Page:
Twitter is pouring a little more fuel on the messaging fire. It has added a heart+ button to its direct messaging interface, which lets users shortcut to a pop-up menu of seven emoji reactions so they can quickly express how they're feeling about a missive. Emoji reactions can be added to text or media messages -- either via the heart+ button or by double-tapping on the missive to bring up the reaction menu.
Planters just killed off its iconic Mr. Peanut mascot in a Super Bowl pregame ad. The Kraft Heinz (KHC)snack brand changed the name on Mr. Peanut’s official Twitter (TWTR)account on Wednesday to “The Estate of Mr. Peanut” and tweeted that the natty nut known for his top hat, monocle, spats and cane had passed away. It is with heavy hearts that we confirm that Mr. Peanut has died at 104.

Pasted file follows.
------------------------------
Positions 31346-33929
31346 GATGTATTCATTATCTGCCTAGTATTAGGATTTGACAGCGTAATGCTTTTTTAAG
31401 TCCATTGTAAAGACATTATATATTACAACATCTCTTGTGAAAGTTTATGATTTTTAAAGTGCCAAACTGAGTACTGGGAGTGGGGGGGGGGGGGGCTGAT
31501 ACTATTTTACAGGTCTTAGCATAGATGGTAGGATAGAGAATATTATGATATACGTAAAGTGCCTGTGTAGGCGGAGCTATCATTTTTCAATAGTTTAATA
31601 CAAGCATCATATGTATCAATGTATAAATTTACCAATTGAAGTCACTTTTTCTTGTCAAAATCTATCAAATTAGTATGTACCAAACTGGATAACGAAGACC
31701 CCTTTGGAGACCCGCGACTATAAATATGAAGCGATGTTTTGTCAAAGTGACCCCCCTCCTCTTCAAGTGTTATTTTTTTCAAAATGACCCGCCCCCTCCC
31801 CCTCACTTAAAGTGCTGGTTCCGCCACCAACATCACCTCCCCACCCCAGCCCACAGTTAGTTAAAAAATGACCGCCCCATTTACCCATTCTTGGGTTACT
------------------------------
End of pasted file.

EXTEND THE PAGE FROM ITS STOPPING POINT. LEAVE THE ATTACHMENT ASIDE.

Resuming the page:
(Bloomberg Opinion) -- Get Jonathan Bernstein’s newsletter every morning in your inbox. Click here to subscribe.After two days of the Senate impeachment trial, it’s time for one cheer for that much-maligned group, Senate Republicans who are not always knee-jerk defenders of President Donald Trump.Only one cheer. The trial leaves much to be desired. The request for witnesses and documents made by the impeachment managers from the House of Representatives should be a no-brainer, not something to maybe possibly be granted down the road. And yet when the Washington Post’s Robert Costa reported that Republicans were looking to Senator Lamar Alexander of Tennessee as a key figure on the question of whether there would be enough votes to allow witnesses to be called, I noticed that the reactions on Twitter were united in assuming that Alexander would ultimately do whatever Trump and Senate Majority Leader Mitch McConnell wanted.I have plenty of criticisms of Alexander and other supposed defenders of the Senate. They have allowed Trump to treat Congress with contempt. They’ve approved clearly unqualified nominees. They’ve failed to use their leverage to push Trump to give up his lawless ways. But I’ve watched two days of the impeachment trial so far and I’m sure of one thing: It’s not what Trump wanted. It’s almost certainly not what McConnell wanted. In fact, it’s not what I and some others feared — a full-on show trial focused on smearing former Vice President Joe Biden, House Speaker Nancy Pelosi and any other Democrat whom Trump wants to target. There’s been a bit of that, and I’m sure there will be more. It’s what the president’s lawyers want to do with their time. But if those who believe that all Republicans will ruthlessly exploit every opportunity by taking maximum advantage of their partisan power were correct, we would never have had hours and hours of Democratic House managers speaking on the Senate floor, and to the TV cameras, about Trump’s malfeasance. Indeed, if it was up to McConnell, I think the only question would be whether he would have dismissed the trial on Day One — or worse. The reporting on McConnell, and just everything we know about him, suggests that the only reason he didn’t just throw the whole thing out is that four or more Republicans insisted on something that at least looked like a fair trial. And that’s given House Intelligence Committee Chair Adam Schiff and the rest of his House manager team a chance to make their case to the nation, whether Republican senators are listening or not.I don’t want to oversell this: The appearance of a marginally fair trial is a pretty minimal thing to grant, especially if eventually the House’s request for subpoenas is denied. Republicans haven’t pushed back against restrictions on the media. They haven’t stopped McConnell’s express-train scheduling, although they did slow it a bit. And of course, there’s still nothing close to a guarantee of calling witnesses and securing other evidence. So at this point I’m only giving one cheer for whichever Republicans stood up to McConnell (and Trump). But it’s not nothing.1\. Julie Novkov at A House Divided on the history of U.S. impeachments beyond the presidency.2\. Lori Poloni-Staudinger and J. Cherie Strachan on women running for president.3\. Nate Silver on what the polls are saying after the Jan. 14 Democratic debate.4\. Amelia Thomson-DeVeaux on Elizabeth Warren and electability. 5\. Nate Cohn on how things look for Bernie Sanders.6\. My Bloomberg Opinion colleague Noah Smith on housing.7\. And Ronald A. Klain and Nicole Lurie on what the U.S. should be doing to lower the risk of infectious-disease epidemics.Get Early Returns every morning in your inbox. Click here to subscribe. Also subscribe to Bloomberg All Access and get much, much more. You’ll receive our unmatched global news coverage and two in-depth daily newsletters, the Bloomberg Open and the Bloomberg Close.To contact the author of this story: Jonathan Bernstein at email@example.comTo contact the editor responsible for this story: Jonathan Landman at firstname.lastname@example.orgThis column does not necessarily reflect the opinion of Bloomberg LP and its owners.Jonathan Bernstein is a Bloomberg Opinion columnist covering politics and policy. He taught political science at the University of Texas at San Antonio and DePauw University and wrote A Plain Blog About Politics.For more articles like this, please visit us at bloomberg.com/opinionSubscribe now to stay ahead with the most trusted business news source.©2020 Bloomberg L.P.